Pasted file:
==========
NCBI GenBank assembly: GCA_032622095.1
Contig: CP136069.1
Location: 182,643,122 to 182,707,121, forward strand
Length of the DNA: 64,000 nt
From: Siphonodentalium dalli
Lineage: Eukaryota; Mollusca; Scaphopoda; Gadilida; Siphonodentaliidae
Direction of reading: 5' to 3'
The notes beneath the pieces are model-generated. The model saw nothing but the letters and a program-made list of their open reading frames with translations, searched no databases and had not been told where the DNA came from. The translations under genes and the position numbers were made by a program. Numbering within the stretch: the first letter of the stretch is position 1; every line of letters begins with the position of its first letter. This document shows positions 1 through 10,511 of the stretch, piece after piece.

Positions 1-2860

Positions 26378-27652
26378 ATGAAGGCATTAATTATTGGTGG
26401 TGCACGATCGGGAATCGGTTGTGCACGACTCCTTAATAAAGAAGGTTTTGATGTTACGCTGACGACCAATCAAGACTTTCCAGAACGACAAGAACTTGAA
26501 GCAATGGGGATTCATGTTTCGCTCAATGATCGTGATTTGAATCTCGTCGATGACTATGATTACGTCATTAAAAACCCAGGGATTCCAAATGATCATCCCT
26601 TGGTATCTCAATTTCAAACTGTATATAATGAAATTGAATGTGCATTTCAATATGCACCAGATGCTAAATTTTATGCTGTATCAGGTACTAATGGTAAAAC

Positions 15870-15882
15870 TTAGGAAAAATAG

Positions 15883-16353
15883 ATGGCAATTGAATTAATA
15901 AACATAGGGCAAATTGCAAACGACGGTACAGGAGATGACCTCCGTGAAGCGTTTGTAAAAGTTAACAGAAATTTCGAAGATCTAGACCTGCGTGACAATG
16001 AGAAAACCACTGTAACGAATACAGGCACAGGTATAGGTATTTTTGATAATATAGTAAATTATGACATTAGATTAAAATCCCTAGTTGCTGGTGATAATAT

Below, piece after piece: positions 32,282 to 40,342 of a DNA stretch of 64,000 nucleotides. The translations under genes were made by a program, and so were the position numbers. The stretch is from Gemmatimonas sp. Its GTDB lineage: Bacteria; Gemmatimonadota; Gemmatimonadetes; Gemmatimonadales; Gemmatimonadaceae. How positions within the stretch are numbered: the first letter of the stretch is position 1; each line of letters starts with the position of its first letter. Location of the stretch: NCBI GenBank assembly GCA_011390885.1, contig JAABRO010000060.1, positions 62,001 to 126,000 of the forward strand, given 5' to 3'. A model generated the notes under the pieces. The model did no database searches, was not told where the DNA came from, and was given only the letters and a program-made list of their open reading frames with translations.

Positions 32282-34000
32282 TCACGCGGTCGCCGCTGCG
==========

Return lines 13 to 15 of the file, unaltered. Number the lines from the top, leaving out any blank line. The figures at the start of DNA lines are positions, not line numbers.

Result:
26501 GCAATGGGGATTCATGTTTCGCTCAATGATCGTGATTTGAATCTCGTCGATGACTATGATTACGTCATTAAAAACCCAGGGATTCCAAATGATCATCCCT
26601 TGGTATCTCAATTTCAAACTGTATATAATGAAATTGAATGTGCATTTCAATATGCACCAGATGCTAAATTTTATGCTGTATCAGGTACTAATGGTAAAAC

Positions 15870-15882